If we look at the Constitution, we see that laws are to be made by representatives of the people (the reason we call ourselves a representative democracy). Although it is certainly true that those representatives were supposed to vote for legislation based upon their presumed knowledge and personal beliefs, if those votes proved to be inconsistent with the desires of their constituents, the constituents could vote them out. (It’s also worth noting that legislation was supposed to be passed by a simple majority vote of those legislators–something that seems quaint in an era where overuse of the filibuster means we need super-majorities in the Senate to pass pretty much anything.)

If we look at the Bill of Rights, we see a very different standard. Because the Founders believed in “natural rights”–that is, they believed that humans (okay, white male humans) are born with certain “unalienable rights”–they protected the exercise of those rights against the sentiments of popular majorities.

When you think about it, it’s a striking dichotomy.

It is supposed to take a majority of American voters (or states) to choose the people who will run our government. It is supposed to take a majority of lawmakers to pass legislation. But individual citizens are supposed to be protected against the disapproval of those same popular majorities when they are exercising their fundamental rights.

We can–and do–argue about how to define “fundamental rights” and how to ensure that vote totals accurately reflect majority sentiment. But I think it is fair to say that when electoral systems operate to privilege minority parties and candidates over those preferred by majorities, those systems are neither democratically nor constitutionally legitimate.

 

Winner Take All

In Indianapolis, early voting for the upcoming municipal elections just commenced, and my husband and I dutifully cast our ballots in advance of election day.

After all, we could be hit by a bus or otherwise “snuffed out” between now and the actual date of the election. This way, we’re sure our votes for Mayor and City-County Council will count.

Unlike our votes for President.

Each time we participate in the democratic process, I am reminded of all the ways in which that process has become less democratic. Voter suppression, voter I.D. laws, polls closing at 6:00 pm–there are numerous ways that the Republican super-majority in our state has made casting a vote onerous for everyone, but especially for the minority and working-class folks who tend to vote Democratic.

Indiana isn’t alone. There are so many ways that the party that controls a statehouse can erase the votes of citizens in the opposing party–at least, in Presidential contests. The most pernicious–and probably least understood–is “winner take all.”

A recent op-ed from the New York Times explains.

The column began with a discussion of the Electoral College, and the changes in the way it works–especially the manner in which we choose Electors– since it was first conceived by Alexander Hamilton. But as the author noted, today’s Electors aren’t the problem.

What really disregards the will of the people is the winner-take-all rule currently used by every state but Maine and Nebraska. Giving all electors to the winner of the statewide popular vote erases the votes of citizens in the political minority — say, the 4.5 million people who voted for Donald Trump in California, or the 3.9 million who voted for Hillary Clinton in Texas. Nationwide, this was the fate of 55 million people in 2016, or 42 percent of the country’s electorate.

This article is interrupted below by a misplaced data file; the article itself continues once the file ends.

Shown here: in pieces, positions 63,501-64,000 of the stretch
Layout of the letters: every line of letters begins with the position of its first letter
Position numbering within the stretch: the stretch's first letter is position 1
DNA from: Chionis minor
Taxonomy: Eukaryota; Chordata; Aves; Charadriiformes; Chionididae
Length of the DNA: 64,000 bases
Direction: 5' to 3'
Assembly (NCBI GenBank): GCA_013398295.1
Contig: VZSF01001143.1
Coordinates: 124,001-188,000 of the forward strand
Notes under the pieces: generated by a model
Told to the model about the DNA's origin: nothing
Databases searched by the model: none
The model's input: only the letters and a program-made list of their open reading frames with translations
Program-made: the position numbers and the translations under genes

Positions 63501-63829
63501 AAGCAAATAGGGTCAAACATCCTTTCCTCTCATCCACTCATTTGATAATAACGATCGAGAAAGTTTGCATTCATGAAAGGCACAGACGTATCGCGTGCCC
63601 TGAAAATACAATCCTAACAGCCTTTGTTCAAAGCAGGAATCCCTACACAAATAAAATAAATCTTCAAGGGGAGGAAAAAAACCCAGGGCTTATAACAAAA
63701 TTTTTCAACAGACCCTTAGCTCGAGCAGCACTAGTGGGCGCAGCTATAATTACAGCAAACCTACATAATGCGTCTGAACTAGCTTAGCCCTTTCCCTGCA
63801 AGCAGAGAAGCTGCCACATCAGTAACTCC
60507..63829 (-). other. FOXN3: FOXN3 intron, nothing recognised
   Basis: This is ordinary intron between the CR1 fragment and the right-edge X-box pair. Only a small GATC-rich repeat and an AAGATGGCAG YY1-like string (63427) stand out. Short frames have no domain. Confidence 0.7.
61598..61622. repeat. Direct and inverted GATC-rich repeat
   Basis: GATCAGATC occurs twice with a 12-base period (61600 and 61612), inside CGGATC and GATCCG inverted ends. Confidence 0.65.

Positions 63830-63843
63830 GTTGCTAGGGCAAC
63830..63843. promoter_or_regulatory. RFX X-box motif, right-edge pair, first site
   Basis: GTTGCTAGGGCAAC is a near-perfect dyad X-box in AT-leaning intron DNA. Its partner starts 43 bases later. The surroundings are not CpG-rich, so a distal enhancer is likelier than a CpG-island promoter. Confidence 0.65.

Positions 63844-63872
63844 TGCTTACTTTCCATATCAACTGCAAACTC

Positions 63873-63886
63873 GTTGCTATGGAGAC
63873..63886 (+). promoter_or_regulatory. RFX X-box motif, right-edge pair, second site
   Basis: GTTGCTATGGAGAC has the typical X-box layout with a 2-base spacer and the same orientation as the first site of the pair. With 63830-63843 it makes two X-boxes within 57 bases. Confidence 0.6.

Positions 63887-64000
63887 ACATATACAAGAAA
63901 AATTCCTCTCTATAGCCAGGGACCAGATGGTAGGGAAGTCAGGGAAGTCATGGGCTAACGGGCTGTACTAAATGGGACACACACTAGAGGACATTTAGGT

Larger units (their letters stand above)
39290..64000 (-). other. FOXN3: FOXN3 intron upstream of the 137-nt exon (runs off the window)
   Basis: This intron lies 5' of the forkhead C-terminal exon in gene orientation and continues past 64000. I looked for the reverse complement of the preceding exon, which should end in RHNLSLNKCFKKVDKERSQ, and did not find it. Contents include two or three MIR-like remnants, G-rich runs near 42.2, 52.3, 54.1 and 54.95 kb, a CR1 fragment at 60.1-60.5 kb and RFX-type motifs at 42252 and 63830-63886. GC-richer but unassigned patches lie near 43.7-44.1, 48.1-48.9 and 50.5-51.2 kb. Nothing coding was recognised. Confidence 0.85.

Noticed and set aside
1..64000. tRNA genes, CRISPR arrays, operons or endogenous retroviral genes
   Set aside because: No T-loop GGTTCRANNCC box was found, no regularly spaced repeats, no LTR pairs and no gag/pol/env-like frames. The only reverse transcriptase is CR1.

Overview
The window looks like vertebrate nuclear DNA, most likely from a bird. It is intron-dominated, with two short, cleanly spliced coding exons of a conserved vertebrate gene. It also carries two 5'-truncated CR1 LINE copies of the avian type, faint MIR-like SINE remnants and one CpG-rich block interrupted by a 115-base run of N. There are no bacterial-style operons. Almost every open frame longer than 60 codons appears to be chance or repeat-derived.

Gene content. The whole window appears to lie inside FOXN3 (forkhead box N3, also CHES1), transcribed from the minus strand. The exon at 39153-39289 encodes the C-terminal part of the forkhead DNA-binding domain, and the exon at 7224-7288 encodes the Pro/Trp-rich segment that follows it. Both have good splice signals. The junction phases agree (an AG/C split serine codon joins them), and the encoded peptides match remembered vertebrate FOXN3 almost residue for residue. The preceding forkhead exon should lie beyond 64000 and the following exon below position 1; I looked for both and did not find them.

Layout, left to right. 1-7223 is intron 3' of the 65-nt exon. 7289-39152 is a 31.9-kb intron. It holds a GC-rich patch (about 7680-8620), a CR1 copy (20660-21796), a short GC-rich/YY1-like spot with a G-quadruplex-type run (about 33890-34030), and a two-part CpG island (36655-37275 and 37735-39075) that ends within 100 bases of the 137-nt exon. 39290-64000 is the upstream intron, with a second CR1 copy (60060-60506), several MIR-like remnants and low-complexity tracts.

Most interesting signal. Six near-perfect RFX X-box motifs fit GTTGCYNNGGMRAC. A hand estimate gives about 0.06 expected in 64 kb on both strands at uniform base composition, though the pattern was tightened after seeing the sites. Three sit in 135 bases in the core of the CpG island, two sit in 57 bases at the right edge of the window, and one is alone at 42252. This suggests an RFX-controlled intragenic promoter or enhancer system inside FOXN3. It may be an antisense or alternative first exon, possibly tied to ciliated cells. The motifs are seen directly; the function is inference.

The winner-take-all rule encourages campaigns to focus on closely divided battleground states, where a swing of even a few hundred votes can move a huge bloc of electors — creating presidents out of popular-vote losers, like George W. Bush and Donald Trump. This violates the central democratic (or, if you prefer, republican) premises of political equality and majority rule.

What most people don’t realize is that the winner-take-all rule exists nowhere in the Constitution. It’s a pure creation of the states. They can award their electors by congressional district, as Maine and Nebraska do, or in proportion to the state’s popular vote, as several states have considered.

Or, of course, states could award their electoral votes to whoever wins the national popular vote, which would be the result of enough states signing on to the National Vote Compact.

If the Compact cannot reach its target of signatory states having a total of 270 Electoral Votes, my own preference would be a proportionate allocation. If 60% of the votes are cast for candidate A, candidate A gets 60% of the state’s electoral votes–not 100%. People in the political minority in a state would suddenly have an incentive to vote–an incentive that doesn’t exist now. A presidential vote by a Democrat in Indiana or a Republican in California simply doesn’t count.

Allocating votes by Congressional District risks replicating the major flaw of today’s Electoral College–awarding disproportionate weight to less-populated rural areas. (Thanks to population shifts since the Constitution was ratified, today’s Electoral College effectively makes every rural vote worth one and a third of every urban vote.)

The problem is, to work properly, all states would have to make the change to proportional allocation–and that won’t happen. So we’re stuck.

Until we figure a way to get rid of the Electoral College, we will continue to have Presidents elected by–and answerable to–a minority of the voters. I don’t know what you call that, but it isn’t democracy.

 

Majority Rule And The Electoral College

I recently participated in a really interesting and informative conference at Loyola Law School in Chicago. (I posted my presentation on Sunday.)The conference title was Democracy in America. Although the subtitle was “The Promise and the Perils,” most presentations were pretty tightly focused on the perils.

Identification of those perils centered mostly on the “usual suspects”: gerrymandering, the Electoral College, vote suppression…But thanks to the participation of some really first-class legal scholars, the discussion had some interesting twists.